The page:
Photo by John Salvino on Unsplash

A Series of Unfortunate Events

Just when I thought that things were getting better since I discovered what was the problem last week, it didn’t. I thought the problem could easily be solved using OpenSSL libraries, as I had used their command line tool as part of the test last week. I looked into the source code of their command line tool, to know what functions are needed to solve my problem. But even after following what OpenSSL did, I was still getting the same Read more…

Week Ten

This is the tenth week of being an intern at Aeste Works. Continuing from last week,  I found a way to separate normal USB packets and networking packets. This can be done by checking the twelfth and thirteenth byte of the payload found in the readBuffer. Protocols such as IPv4, IPv6 and ARP would always be 0x80 in the twelfth byte.  Dr Shawn also advised me to have a clear separation between the USB segments and lwIP segments as I Read more…

Photo by Charles Deluvio 🇵🇭🇨🇦 on Unsplash

A little bit of everything (Update March 2019)

This was rather a short week because of the Chinese New Year. Nonetheless, this week I was focusing on modifying AUTO_TEMPLATE for all different modules to generate a top level design. To start off, I was studying the CPU32 module taken from one of the projects and created an AUTO_TEMPLATE for it. The CPU32 had to be connected to a ram switch whereas the ram switch will be connected to an I/O switch. There were ten inputs and twenty outputs Read more…

Sweet Serendipity

I was able to discover the crux of the problem from last week. Previously, we were baffled by the fact that the size of the private key that is generated by the server application appears to much smaller than the private key that was generated by XCA, even though they both are using the same elliptic curve algorithm and key length. It turns out there is actually two ways of encoding an ECC key, i.e in a compressed format or Read more…

Photo by John Salvino on Unsplash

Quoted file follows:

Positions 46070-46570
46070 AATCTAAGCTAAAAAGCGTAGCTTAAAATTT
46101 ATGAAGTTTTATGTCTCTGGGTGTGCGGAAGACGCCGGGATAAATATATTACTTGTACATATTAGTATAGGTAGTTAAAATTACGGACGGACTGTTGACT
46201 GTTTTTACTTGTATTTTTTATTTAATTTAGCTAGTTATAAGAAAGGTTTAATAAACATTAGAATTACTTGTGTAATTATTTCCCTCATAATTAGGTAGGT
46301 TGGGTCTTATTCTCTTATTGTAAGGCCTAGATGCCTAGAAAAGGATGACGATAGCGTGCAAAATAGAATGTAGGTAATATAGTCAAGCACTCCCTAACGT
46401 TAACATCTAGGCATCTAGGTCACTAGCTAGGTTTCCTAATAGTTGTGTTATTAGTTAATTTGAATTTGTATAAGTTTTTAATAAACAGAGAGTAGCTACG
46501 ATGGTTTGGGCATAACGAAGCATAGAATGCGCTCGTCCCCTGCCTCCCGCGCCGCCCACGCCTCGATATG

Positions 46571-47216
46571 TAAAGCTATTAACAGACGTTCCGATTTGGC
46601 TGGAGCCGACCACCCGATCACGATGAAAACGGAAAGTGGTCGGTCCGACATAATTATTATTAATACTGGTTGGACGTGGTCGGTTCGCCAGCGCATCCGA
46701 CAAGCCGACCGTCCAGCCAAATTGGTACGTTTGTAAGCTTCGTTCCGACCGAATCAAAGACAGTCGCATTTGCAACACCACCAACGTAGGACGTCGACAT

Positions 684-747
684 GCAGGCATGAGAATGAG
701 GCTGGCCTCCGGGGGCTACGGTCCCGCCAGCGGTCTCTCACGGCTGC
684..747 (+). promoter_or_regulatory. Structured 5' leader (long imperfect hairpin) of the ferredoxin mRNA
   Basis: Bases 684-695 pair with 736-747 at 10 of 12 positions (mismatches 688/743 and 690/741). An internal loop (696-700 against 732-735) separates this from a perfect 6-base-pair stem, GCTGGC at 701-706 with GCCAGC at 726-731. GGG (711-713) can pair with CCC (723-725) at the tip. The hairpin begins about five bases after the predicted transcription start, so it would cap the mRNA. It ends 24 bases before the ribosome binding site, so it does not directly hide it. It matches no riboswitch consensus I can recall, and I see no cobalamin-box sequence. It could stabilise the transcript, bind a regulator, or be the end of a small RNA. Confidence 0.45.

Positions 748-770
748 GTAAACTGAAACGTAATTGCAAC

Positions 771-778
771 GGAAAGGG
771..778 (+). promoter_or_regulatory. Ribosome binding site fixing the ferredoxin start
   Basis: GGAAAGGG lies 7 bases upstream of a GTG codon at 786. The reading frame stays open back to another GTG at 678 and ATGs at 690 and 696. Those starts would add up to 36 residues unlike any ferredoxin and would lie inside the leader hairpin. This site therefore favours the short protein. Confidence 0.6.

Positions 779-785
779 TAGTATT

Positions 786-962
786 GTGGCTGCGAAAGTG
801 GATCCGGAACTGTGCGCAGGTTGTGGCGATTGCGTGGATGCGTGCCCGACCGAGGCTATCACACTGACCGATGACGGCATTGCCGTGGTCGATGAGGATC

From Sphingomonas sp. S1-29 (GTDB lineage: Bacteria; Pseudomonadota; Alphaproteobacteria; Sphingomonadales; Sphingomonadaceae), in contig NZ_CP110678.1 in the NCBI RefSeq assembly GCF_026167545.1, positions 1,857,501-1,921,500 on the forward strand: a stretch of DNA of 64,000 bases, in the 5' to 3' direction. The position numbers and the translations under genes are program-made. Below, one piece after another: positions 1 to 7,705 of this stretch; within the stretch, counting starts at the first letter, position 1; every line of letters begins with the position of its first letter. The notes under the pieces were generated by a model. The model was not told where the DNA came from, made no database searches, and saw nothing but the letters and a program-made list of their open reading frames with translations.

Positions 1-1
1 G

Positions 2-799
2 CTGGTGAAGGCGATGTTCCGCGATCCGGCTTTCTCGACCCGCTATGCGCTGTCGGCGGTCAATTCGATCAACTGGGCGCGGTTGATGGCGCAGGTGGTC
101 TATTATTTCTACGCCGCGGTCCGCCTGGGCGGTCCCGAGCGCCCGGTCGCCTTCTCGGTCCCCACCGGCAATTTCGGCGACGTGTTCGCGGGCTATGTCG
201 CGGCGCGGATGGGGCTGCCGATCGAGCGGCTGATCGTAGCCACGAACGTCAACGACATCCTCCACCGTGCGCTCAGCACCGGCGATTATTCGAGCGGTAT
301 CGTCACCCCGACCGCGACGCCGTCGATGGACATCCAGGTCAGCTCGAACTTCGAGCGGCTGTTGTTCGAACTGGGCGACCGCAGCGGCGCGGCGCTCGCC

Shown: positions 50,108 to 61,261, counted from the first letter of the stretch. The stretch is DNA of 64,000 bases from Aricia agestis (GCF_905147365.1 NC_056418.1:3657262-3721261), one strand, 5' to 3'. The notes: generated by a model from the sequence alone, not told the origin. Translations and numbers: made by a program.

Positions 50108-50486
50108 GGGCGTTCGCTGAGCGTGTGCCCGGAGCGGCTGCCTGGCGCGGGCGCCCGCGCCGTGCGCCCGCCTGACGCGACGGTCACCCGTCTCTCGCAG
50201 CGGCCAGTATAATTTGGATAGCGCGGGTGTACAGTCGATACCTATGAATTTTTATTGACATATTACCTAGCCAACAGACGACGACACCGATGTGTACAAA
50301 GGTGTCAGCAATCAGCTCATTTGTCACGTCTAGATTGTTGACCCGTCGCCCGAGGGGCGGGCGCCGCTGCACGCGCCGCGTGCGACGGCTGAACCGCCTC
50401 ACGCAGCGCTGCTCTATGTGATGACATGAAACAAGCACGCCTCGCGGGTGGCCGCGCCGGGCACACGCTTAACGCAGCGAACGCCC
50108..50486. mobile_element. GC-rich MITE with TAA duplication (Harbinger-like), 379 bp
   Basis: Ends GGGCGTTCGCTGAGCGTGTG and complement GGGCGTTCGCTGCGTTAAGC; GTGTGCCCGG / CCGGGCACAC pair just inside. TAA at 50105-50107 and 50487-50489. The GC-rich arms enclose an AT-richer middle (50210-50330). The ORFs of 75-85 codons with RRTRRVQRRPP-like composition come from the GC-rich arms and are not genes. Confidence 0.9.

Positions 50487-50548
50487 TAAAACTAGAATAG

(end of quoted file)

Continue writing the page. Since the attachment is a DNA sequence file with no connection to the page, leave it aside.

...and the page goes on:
Photo by Charles Deluvio 🇵🇭🇨🇦 on Unsplash

Week Nine

This is my ninth week of being an intern at Aeste Works. This week was testing whether the lwIP stack had been configured correctly and whether the interface can be successfully initialized.  To initialize the network stack in a lwIP single-threaded core, the function lwip_init is called and then the network interface is brought up by netif_add and netif_setup. To test whether the network interface could be brought up, the netif_is_up function was used which takes in the pre-allocated network structure that was Read more…

The Fault in My Code

So last week, we discovered that client certificates could not successfully be imported in both macOS and Windows operating systems. Testing out with a manually generated certificate using XCA, we were able to confirm that the problem was that the PKCS#12 generated by our application does not contain the full certificate chain (i.e: from end-entity certificate to all the way to the root certificate), or so we thought. Currently, the server application generates PKCS#12 files using OpenSSL’s libraries since Botan Read more…

Photo by John Salvino on Unsplash
Photo by John Salvino on Unsplash

Setup and Testing Week

The Setup Now that I have access to the production server, I had to pull the project’s code from our git repository into the server’s filesystem. Shortly after that, I needed to check if the server application could be built and executed. No major issues in that regard. Everything seemed to be going well at that point. Dr Shawn had already set up the actual Woocommerce site and gave me access as a Store Manager. Before doing anything else in Read more…

Week Eight

This is my eighth week of being an intern at Aeste Works. This week was about setting up and integrating the lwIP stack with the USB CDC ECM device. The device currently does not run with an operating system and so must be configured for the lwIP NOSYS mode using the raw (or native API).  The first step was to create a cc.h file that that describes the compiler and machine architecture to lwIP. The following are defined here: data types, printf formatters for Read more…

Creating a Wishbone RAM (Update March 2019)

Time was passing really fast and this was the eighth week of internship. In this week I was working on a Wishbone RAM. To start off, I had to understand the mechanism of a dual port RAM. The dual port RAM fundamentally consisted of an instruction port (read only) and a read/write port. An address of 0x00000000 would be passed into the instruction port whereas 0x80000000 would be passed into the read/write port. However, they should have the same data Read more…

Reaching a Milestone

So I managed to implement the reusing of private keys as part of the renewal process. The problem was that I was calling the wrong API for Botan, which yields an unexpected outcome. Shortly after that, Dr Shawn wanted me to implement one more feature for the application. It basically involves checking whether the user receives the email for the certificate download or not. This can be done using the Post Office Protocol version 3 (POP3). When we send the Read more…

Photo by Fabian Grohs on Unsplash